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Written Answers - Departmental Agencies

Thursday, 9 February 2012

Dáil Éireann Debate
Vol. 755 No. 1

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 14.  Deputy Catherine Murphy Information on Catherine Murphy Zoom on Catherine Murphy  asked the Minister for Agriculture, Food and the Marine Information on Simon Coveney Zoom on Simon Coveney  if, in regard to any potential sale of all or part of Coillte, he can assure Dáil Éireann that each of the following factors are being explicitly considered by him in advance of any decision on the former, the potential role that Coillte can play in mitigating the effects of the State’s carbon emissions, the potential for private interests to become involved in the Irish carbon capture market, the potential loss of public amenity countryside and forestry-related tourism, the issue of harvesting rights; if he will list all other such factors; and if he will make a statement on the matter. [7200/12]

Minister for Agriculture, Food and the Marine (Deputy Simon Coveney): Information on Simon Coveney Zoom on Simon Coveney I wish to advise the House that no decision has been taken by the Government in relation to the potential sale of Coillte. As I have advised the House on a number of occasions, I consider that it is essential to maximise the information available to the Government in order to make an informed decision which will not compromise the State’s core asset, which is the land Coillte manages on behalf of its shareholders, amounting to some 7% of our land mass.

To assist in its examination of options for the possible disposal of State assets, the Government requested the Department of Public Expenditure and Reform, in consultation with relevant line Departments and NewERA, to consider a number of possible State assets for disposal. In addition, they will advise the Government in relation to the appropriate valuations to be placed on the assets in question, the most appropriate method of disposal, likely timeframe and economic impact of any such disposal, in order to inform any decisions that the Government may wish to make in this regard. Coillte has been included in that valuation exercise.

In addition to the economic aspects, the issues which the Deputy has raised are also important considerations. My Department is considering the role that Coillte’s forests, both pre-1990 (under Article 3.4 of the Kyoto Protocol) and post 1990 afforestation (Article 3.3), play in climate change mitigation. The potential for private interests to become involved in carbon-capture in forestry will be influenced by the upcoming proposed Regulation on Land Use, land-use change and forestry (LULUFC) which is being prepared by the European Commission following the conclusions reached on the matter at the Durban climate change conference. The role of Irish forestry as a carbon sink is an important current and future factor.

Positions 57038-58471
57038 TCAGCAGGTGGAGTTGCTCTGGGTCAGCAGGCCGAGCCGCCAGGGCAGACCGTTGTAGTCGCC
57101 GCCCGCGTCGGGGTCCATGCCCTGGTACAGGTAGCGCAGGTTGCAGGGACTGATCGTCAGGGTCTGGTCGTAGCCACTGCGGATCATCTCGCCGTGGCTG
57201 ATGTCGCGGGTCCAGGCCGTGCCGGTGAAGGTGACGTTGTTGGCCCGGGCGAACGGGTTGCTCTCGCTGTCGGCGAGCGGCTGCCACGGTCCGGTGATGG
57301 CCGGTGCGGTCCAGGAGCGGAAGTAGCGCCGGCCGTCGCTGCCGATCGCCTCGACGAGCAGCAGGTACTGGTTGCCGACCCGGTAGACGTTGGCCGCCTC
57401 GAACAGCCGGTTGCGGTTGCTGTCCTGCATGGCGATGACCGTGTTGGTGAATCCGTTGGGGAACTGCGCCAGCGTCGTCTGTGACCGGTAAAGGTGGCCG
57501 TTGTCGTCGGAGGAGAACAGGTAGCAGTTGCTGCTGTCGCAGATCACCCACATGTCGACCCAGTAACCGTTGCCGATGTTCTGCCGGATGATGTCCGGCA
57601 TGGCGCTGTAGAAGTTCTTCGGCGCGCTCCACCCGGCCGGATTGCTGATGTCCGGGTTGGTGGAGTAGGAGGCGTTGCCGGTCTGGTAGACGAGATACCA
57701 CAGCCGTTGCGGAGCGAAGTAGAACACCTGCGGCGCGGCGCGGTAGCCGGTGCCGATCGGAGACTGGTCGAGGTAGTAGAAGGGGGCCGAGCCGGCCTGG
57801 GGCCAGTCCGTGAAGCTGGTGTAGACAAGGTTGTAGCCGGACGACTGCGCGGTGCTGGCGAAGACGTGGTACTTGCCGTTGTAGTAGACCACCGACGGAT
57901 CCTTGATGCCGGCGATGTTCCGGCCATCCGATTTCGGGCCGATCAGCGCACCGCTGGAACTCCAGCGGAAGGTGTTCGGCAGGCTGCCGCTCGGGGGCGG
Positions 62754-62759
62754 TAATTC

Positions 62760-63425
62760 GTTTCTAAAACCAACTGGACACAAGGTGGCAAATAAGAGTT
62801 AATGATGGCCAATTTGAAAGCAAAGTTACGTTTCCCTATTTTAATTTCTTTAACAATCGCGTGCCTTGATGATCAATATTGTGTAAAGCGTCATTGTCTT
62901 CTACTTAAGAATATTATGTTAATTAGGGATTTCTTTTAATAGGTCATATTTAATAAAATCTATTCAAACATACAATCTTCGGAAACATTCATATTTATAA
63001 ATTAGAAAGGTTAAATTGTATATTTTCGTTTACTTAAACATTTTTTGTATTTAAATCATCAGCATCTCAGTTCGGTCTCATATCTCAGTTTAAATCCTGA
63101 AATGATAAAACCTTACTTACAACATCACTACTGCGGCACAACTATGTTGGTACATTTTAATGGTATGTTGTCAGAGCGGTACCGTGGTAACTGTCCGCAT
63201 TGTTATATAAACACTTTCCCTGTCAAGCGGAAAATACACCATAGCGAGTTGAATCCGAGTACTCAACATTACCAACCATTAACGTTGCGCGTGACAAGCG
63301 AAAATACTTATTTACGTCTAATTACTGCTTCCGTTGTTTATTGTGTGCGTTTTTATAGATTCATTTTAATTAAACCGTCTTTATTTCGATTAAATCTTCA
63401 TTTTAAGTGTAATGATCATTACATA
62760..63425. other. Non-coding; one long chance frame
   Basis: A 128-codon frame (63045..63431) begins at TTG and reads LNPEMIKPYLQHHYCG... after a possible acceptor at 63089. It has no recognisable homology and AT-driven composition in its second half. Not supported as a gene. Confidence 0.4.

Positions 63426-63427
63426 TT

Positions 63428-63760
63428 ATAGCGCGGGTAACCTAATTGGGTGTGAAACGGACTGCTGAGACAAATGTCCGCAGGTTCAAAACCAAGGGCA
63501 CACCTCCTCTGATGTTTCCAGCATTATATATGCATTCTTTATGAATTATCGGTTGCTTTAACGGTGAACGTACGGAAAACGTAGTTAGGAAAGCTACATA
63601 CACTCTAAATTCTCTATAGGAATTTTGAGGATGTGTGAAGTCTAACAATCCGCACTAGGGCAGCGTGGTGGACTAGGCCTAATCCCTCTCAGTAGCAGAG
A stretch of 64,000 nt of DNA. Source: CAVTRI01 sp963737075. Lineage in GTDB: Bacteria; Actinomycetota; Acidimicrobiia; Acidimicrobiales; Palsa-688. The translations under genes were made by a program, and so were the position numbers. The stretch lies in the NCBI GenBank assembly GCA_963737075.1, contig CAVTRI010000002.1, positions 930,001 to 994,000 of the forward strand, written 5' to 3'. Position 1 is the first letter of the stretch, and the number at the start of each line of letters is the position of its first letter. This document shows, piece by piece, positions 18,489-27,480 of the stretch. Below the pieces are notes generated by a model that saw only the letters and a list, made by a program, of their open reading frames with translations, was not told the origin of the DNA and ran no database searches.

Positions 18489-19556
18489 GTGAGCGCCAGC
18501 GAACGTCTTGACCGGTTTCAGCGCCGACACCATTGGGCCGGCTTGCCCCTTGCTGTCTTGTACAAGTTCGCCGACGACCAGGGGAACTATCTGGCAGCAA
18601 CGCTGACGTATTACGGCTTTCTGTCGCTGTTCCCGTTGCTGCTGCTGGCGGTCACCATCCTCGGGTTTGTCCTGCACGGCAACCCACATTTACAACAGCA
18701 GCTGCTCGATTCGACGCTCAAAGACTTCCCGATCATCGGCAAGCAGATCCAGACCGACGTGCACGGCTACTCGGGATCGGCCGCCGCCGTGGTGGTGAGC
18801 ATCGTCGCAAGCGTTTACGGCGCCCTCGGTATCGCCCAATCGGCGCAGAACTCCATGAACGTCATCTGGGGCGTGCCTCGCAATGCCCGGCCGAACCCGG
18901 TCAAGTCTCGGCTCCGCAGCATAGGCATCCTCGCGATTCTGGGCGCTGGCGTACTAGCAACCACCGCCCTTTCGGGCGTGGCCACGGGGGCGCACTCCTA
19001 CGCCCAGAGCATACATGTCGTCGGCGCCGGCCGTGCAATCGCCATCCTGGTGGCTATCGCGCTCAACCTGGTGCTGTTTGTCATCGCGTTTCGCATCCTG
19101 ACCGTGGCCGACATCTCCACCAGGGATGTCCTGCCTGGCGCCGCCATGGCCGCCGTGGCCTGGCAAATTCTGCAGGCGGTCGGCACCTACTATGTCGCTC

I am conscious that Coillte, as part of its management of some 442,000 hectares of the national forest estate, plays a significant role in the provision of forest recreational activities, Coillte’s forests provide a range of recreational opportunities for the general public continuing [102]a long tradition of open access to state owned forests. The company currently manages 10 Forest Parks and over 150 recreation sites throughout Ireland and has done significant work developing recreational facilities, with assistance for other state bodies such as Fáilte Ireland.

Such recreational facilities are very valuable resources in their own right as tourism attractions in the various regions. One of the conclusions of a joint study, undertaken by Coillte and the Irish Sports Council in 2004/2005, was that economic activity generated in local communities by visits to the forest is worth some €270 million per annum. Both in terms of their importance to citizens for ongoing recreation and to visitors during their stay in Ireland, as I have previously advised the House, any sale will take account of public access to recreational land.

In relation to the issue of harvesting rights, as I mentioned last October, one of the ideas under consideration is that a crop, or asset, could be sold through harvesting rights for the next 30 or 50 years, depending on how much value the State wishes to maximise. At the end of the process, the land would revert to the State, with a requirement in place for reafforestation. While the sale of harvesting rights is an option, I want to reiterate that no decision has been made on the sale of Coillte as a company or in terms of forest assets. The large-scale of Coillte land is not an option.

Other factors to be considered include strategic issues relating the forestry sector overall, implications for employment, carbon rights and the protection of the People’s Millennium Forests, some of which are located in the Coillte forest estate. I wish to assure the Deputy, and the House, that, given the wide range of issues involved, the consideration of the possible sale of Coillte or its separate assets will be detailed and comprehensive and that no decisions on asset sales have been taken by the Government to date.


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